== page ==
3.3.2 Witnessing and monitoring abuses

Depending on the situation, CARE might choose to take a more direct approach to protection concerns by sing witnessing and monitoring to advocate for better protection of people caught up in conflict and crisis. Witnessing is the act of monitoring and reporting information on violations of human rights that one observes or encounters in one’s work. Human rights violations impact negatively both on the people we serve, and on our relief and development programmes. It is important that these violations are addressed.

CARE can engage in both overt and covert witnessing, depending on the prevailing circumstances in a particular situation. Witnessing is said to be covert where the information gathered is passed on-usually confidentially-to outside organisations, such as human rights monitoring and reporting organisations. It is said to be overt where the information collected is shared with the perpetrators themselves or with the authorities responsible for protecting people from abuses. Given the organisation’s operational nature and the sensitivities often associated with reporting on rights abuses, CARE generally will favour either overt witnessing as part of low-profile advocacy or covert witnessing that does not sacrifice our anonymity. The appropriate course of action will depend very much on the circumstances of any given case and a sound risk analysis.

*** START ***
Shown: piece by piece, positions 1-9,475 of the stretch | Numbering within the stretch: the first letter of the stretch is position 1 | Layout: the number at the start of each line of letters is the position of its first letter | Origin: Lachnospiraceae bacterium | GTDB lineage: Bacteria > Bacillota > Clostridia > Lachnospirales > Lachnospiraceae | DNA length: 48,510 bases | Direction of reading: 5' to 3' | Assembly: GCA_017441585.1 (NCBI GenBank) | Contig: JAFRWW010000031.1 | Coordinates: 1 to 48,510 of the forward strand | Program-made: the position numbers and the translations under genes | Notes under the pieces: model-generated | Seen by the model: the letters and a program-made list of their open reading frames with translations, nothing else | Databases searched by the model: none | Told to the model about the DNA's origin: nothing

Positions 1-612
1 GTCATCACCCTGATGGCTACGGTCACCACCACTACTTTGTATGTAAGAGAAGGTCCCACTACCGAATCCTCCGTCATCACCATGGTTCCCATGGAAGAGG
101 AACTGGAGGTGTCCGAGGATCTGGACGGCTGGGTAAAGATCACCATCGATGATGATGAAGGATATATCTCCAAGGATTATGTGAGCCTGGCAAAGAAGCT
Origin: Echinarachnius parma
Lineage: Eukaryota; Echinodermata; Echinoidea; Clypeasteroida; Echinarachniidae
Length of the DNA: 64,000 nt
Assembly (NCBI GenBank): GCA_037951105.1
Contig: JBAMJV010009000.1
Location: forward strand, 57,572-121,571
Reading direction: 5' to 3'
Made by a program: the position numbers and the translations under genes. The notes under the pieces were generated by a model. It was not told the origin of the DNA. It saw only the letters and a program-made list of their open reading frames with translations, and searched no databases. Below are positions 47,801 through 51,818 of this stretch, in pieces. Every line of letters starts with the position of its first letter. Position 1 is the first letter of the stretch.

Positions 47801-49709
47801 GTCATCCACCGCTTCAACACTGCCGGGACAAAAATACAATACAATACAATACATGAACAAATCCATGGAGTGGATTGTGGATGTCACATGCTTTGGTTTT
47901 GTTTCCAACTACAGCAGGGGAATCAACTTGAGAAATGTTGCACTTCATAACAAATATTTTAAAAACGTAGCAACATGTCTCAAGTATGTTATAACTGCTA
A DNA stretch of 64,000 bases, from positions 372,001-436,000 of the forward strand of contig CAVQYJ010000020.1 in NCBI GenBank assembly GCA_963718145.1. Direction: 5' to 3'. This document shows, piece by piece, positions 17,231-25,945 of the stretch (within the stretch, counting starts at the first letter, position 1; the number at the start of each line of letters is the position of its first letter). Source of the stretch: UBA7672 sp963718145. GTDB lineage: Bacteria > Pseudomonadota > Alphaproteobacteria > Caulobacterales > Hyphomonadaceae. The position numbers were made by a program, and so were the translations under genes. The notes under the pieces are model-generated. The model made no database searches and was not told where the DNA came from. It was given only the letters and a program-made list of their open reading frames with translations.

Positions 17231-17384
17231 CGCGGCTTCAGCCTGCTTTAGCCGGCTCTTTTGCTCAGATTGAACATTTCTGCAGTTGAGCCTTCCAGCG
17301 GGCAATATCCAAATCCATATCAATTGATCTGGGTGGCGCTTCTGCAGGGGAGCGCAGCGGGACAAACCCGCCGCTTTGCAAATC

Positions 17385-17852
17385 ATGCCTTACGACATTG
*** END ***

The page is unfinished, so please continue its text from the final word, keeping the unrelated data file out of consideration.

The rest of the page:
For more detailed information please see:

Annex 31.10     Draft CARE Witnessing Guidelines
Annex 31.11     Humanitarian protection: Recommendations towards good practice for non-mandated organizations
Annex 31.12    Proactive presence: Field strategies for civilian protection